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Gluttony...
Creative Commons License photo credit: susivinh

I’m a big believer in leaving moderation to moderators and in having a word with any member that attempts to act like a moderator.

By act like a moderator, I mean that they try to tell other people what they can and cannot post and where and when they can do so. Even if they are correct, I don’t want them telling other members what to do.

In the long run, I believe that this sort of thing does more harm than good. I want members to respect one another and treat each other kindly. I don’t want them to manage each other or to feel as though their fellow members are watching over their shoulder, waiting for them to slip up. I want them to enjoy the community and each other and leave the management to the recognized staff members within the community.

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Recently, Jason Falls shared an interesting fact with me. According to his research, collected through NetBase, 90% of the trackable conversations occurring online around banks and bank products were in online forums. Ninety percent!

5% related to consumer reviews, 3% on blogs and less than 1% in each of the four categories: microblogs (that’s Twitter), social networks, comments sections of some form and the all-powerful “other.”

Furthermore, it’s not just banks. In a companion piece for Entrepreneur Magazine, where I was quoted, Jason said that he checked how forums stacked up against other industries, to see if banking was a fluke. It wasn’t. Forums were #1 or #2 for every sector they analyzed.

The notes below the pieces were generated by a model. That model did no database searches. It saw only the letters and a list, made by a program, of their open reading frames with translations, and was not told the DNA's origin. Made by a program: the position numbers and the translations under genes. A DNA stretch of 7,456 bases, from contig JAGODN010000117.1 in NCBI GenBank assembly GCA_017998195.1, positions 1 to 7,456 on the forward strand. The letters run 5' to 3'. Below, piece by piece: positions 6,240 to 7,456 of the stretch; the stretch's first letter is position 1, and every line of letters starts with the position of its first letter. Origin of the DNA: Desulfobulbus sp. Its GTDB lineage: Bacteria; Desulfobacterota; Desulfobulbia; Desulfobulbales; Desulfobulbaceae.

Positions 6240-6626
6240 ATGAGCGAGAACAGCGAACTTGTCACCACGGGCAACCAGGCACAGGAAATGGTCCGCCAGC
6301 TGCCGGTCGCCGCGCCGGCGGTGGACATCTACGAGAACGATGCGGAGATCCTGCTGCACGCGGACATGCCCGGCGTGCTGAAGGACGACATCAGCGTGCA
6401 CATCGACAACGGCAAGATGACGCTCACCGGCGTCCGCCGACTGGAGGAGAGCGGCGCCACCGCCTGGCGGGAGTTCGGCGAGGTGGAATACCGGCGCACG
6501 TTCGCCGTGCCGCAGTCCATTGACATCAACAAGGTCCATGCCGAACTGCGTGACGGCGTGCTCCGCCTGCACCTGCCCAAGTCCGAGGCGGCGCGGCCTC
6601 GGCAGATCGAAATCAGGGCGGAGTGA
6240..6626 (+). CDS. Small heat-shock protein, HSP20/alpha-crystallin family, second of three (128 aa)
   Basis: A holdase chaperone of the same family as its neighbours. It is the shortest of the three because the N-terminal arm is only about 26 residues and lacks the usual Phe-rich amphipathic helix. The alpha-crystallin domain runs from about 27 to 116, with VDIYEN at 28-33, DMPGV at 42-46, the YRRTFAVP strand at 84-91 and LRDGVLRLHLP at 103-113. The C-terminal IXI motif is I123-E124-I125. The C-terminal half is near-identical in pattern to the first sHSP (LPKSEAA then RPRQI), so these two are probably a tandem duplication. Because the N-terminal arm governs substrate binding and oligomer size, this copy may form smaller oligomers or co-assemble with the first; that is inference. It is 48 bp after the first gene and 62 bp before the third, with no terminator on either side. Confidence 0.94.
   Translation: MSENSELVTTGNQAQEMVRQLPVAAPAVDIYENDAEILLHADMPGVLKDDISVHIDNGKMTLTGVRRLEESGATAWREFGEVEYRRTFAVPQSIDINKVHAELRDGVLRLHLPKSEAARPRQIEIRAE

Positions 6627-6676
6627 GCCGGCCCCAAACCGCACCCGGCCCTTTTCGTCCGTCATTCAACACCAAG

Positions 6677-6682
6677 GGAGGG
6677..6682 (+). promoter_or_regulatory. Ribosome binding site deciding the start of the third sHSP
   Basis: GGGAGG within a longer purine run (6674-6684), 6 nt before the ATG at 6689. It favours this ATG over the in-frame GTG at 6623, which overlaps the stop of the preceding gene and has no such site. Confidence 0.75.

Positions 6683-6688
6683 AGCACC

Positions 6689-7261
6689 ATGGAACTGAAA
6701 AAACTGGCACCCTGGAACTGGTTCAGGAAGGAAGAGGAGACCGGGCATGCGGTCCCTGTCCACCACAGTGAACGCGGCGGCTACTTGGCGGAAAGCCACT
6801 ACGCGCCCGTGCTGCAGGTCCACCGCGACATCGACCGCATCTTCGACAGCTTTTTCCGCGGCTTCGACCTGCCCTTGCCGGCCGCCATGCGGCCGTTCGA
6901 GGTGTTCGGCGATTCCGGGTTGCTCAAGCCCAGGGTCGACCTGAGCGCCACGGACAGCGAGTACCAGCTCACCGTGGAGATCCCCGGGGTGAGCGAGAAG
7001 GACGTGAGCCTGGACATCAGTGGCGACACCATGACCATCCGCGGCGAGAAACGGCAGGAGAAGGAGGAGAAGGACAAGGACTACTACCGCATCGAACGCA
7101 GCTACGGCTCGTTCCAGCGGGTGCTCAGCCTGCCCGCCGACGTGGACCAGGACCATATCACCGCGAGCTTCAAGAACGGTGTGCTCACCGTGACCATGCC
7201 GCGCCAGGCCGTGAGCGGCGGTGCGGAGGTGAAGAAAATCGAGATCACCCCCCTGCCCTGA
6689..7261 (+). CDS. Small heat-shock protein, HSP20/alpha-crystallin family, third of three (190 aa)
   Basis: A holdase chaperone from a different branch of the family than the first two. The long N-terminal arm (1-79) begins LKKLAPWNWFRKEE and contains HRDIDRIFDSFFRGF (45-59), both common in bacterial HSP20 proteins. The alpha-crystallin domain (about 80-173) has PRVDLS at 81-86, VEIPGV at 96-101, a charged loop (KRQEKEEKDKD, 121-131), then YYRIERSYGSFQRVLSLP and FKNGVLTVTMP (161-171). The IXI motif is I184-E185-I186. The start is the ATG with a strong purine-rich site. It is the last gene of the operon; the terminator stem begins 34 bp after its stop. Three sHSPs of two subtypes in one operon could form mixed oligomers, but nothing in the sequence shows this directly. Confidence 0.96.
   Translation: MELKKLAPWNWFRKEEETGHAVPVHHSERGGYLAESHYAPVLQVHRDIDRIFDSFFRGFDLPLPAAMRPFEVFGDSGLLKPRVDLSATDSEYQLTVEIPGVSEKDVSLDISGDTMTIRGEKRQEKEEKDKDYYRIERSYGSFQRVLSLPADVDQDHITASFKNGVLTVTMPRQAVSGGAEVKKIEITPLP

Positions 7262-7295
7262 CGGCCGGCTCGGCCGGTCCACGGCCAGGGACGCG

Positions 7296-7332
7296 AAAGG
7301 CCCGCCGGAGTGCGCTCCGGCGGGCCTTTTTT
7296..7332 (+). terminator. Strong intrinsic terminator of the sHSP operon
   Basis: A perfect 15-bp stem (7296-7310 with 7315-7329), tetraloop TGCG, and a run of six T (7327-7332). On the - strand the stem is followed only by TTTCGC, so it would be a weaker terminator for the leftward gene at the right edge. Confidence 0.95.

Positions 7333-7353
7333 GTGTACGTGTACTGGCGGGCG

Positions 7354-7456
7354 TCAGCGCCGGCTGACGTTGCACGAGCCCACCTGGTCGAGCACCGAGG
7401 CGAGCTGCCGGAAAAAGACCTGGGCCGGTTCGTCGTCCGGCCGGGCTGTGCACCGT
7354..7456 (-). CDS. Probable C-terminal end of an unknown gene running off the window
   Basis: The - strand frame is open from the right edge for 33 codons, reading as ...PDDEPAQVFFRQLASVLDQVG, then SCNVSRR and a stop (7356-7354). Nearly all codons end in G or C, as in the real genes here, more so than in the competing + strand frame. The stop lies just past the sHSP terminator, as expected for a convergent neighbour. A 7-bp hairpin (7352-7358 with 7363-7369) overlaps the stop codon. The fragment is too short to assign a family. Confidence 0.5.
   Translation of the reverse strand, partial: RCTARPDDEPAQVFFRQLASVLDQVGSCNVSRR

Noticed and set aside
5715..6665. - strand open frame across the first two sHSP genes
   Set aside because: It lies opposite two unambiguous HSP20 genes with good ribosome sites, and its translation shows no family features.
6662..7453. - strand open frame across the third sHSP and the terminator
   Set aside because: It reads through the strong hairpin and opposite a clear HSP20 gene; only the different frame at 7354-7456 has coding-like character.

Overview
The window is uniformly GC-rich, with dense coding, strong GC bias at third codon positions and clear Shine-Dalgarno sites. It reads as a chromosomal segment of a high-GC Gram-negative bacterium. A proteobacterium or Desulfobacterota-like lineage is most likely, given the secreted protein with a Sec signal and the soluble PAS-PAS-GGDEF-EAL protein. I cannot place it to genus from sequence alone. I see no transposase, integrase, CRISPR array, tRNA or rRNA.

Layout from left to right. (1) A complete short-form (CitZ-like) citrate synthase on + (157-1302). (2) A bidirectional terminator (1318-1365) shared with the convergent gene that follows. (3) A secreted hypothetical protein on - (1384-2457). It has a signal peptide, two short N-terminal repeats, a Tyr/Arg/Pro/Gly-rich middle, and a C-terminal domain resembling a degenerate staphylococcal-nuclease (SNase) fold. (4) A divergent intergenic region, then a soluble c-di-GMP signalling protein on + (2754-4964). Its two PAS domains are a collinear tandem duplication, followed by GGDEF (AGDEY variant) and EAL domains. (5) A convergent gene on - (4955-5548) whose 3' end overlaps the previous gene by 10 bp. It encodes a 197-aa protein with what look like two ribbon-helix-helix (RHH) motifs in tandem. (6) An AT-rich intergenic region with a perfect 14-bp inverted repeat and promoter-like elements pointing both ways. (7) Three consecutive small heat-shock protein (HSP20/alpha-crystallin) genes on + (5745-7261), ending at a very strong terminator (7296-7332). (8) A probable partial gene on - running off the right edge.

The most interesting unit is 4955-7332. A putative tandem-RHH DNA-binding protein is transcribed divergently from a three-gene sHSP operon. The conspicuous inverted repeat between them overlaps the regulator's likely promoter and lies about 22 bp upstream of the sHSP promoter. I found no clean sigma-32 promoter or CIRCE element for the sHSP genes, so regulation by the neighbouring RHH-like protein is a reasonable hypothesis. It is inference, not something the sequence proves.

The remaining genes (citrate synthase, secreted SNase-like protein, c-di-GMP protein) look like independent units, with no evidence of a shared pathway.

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I'M GOING HOME
Creative Commons License photo credit: marc falardeau

I spoke to a small group of staff members at the CNN offices in Atlanta on Tuesday. One of the things that we discussed is why they should, individually, care about building community online, even if they have no interest in being a community manager or working in digital.

As part of my slides, I put up on the screen a small sampling of people who work at CNN and include CNN as part of their Twitter username. Many people do this (search for CNN on Twitter) and it is understandable why.

When you are associated with such a well known and respected brand, it lends credibility to you and your work. That’s not to take anything away from you at all. It’s just the way it is. Some people are gravitating toward you because of your association with the brand and you certainly get more followers and more people paying attention to you because of it.

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Stream from Foot Bridge